2. brandt Reply

    Very interesting podcast – I think it addresses two issues that kind of melded together a ton during the show.

    Issue #1 – Pornography

    I think it’s something that is talked about ad nauseum.  Is it a problem?  I’m not sure.  I don’t have access to statistics from the church.  However, it’s beaten to death, and it’s treated as so serious that you can’t even joke about it.  I actually really upset a couple of friends because on Facebook, I was posting the over/under on the amount of times that Pornography was mentioned in conference.  Through various comments, she ended up dropping these bombs:

    “While I’m on my soapbox, do you realize that pornography is a problem in the church in all quoroum’s up through the Seventy? Don’t act like you’re hot to trot when men in high positions even struggle with it!”

    When someone challenged her on her accusation that Seventy’s might have a problem with it, and a call for statistics/references, she said:

    “What other statistics would you like? That 1 in 4 men in the church will struggle with a porn addiction at some point? Is that too “arguementative” for you? Obviously it’s a problem… for gross men and for good men, alike. You do what you want with that info.”

    Which leads to many spinoff items – the word “addiction” is thrown around too much.  There’s a difference between viewing pornography/masturbation and an addiction to pornography and masturbation.  However, “addiction” has become a code word for “the act” of viewing pornography, and “the act” of masturbation.  My personal feelings on the topics aside, there needs to be more instruction given about a man (or woman) viewing pornography in secret, and someone who is addicted, or, to quote Wikipedia, “addiction has been defined as physical and psychological dependence…”, not someone who was caught flipping through the latest SI Swimsuit edition (which, I have heard that charge that it is pornography levied against that issue).

    Issue #2

    I think back on when I asked my wife to marry me almost 5 yrs ago – if her father would have wanted to sit down with me and have a discussion about pornography, and basically quiz me to see if I’d ever viewed it and if I had any “tell tale” signs that I might be prone to pornography viewing, I wouldn’t be as dramatic as to say I wouldn’t marry her, but I’d have some second thoughts as to what kind of family I was going to be marrying into.  The biggest problem I had with the article referenced was the authoritative tone – as if all young men viewed pornography, and the “red flags” were just as insulting.  It’s almost as if fathers-in-laws should be skeptical of any suitor that comes to ask for their daughters hand in marriage, no matter if he’s a good person, or has a sustainable income, or has his head on straight.  What about compassion?  What about love?  What about the fact that the church teaches that the only person who is to judge, and to whom we are accountable to, is ourselves and Christ?  I know I’m viewing this from a believing perspective, but I can just see gaggles of parents of college-aged girls forwarding this with such determination and vigor that THEY ARE FIGHTING FOR THEIR DAUGHTERS VIRTUE instead of taking a good hard look at the man himself, while also realizing that the man is not asking permission, it’s a sign of respect.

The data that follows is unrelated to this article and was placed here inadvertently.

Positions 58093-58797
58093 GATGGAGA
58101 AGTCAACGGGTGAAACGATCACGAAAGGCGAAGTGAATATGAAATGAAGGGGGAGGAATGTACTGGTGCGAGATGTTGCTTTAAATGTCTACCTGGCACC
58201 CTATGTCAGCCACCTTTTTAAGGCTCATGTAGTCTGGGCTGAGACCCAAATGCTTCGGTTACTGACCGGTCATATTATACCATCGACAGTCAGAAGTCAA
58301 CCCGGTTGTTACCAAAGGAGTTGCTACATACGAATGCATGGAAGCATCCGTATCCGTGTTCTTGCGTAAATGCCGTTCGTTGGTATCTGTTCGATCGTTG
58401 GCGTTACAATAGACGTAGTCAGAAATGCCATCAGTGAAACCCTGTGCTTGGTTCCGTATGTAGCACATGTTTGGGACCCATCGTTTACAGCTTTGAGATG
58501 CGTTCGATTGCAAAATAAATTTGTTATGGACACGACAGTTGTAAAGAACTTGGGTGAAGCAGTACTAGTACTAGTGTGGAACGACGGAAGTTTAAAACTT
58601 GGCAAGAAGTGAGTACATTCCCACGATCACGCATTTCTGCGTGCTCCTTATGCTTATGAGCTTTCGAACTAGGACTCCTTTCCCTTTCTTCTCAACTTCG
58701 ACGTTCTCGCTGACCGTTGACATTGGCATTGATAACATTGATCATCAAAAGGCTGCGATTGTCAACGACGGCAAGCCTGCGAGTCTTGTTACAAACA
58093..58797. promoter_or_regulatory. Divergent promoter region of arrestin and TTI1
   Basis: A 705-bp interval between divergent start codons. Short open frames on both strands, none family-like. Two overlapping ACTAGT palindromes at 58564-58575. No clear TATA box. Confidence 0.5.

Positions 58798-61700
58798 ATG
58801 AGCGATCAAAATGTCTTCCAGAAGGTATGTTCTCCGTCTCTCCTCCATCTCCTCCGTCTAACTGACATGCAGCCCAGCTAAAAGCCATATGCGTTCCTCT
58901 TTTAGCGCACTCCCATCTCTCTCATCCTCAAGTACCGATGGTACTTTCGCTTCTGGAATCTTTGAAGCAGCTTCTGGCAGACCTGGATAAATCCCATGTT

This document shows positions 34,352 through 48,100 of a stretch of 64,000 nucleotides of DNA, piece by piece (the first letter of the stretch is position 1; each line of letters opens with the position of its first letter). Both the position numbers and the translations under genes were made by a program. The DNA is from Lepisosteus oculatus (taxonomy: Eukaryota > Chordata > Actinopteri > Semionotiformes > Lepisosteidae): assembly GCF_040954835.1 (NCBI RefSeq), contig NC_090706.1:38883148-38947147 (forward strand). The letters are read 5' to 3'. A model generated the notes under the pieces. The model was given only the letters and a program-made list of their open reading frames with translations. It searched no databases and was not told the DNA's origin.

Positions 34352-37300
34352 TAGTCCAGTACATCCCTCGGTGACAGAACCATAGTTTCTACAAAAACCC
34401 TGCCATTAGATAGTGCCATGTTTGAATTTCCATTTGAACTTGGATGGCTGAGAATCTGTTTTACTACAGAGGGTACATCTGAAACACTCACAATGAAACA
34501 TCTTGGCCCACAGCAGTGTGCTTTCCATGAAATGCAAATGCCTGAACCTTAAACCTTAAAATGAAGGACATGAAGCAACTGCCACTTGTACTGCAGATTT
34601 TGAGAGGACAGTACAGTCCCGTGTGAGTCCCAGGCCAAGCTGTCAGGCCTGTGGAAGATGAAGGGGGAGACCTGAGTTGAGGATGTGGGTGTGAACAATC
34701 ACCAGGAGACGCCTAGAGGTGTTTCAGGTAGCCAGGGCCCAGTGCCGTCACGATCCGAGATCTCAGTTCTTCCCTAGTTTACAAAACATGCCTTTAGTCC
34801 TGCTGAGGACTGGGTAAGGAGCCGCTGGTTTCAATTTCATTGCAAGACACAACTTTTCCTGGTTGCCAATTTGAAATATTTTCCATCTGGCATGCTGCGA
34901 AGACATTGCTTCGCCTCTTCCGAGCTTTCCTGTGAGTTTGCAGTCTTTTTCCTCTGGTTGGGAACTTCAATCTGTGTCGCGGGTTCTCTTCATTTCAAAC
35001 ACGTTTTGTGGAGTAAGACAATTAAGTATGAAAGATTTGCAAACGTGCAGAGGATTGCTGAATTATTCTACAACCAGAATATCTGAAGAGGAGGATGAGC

Great episode.  Good job, everyone.

  3. Anonymous Reply

    Great podcast!

    After seeing the devastation between my parents that this issue caused (They’re still together, but their relationship is like a broken friendship, at best), I knew that I could never do to my wife what my dad did to my mom, NOR could I let my wife do to me what my mom did to my dad.

    I knew I had to find a girl who not only was cool with porn, but enjoyed it herself.  And I did.  And it’s awesome.  It’s not like a very huge part of our relationship.  It’s not a foundation or pillar of our marriage.  But it’s something we’re both open to, and neither of us get our panties in a bunch about the other  watching porn and masturbating.  I do it, sometimes with her, sometimes without. She knows, and she’s cool with it.  And she does it without me, sometimes, too, and I’m not only OK with that, I downright like it!

    This notion that pornography has to be a “pornography problem” is one of the many things that make me happy to stay away from the church.  there is no pornography problem in my marriage.  Indeed, it’s one of those great little good things we share.

    We’re at 10 years and going strong.  I won’t promise we’ll never break up, because I will *not* be locked into the jail that my parents call their marriage.  Nor would I want to lock my wife in such a jail.  If it’s that bad, it’s time to move on. But as of right now, as flawed as we both are, neither I nor my wife consider THIS a problem.  And because we don’t, guess what.  It’s not a problem.

        • Fred W. Anson Reply

          If there were I’m sure that attendance in the singles wards would uptick dramatically! 
          (sorry, I just couldn’t resist delivering the obvious punchline – it was just too rich)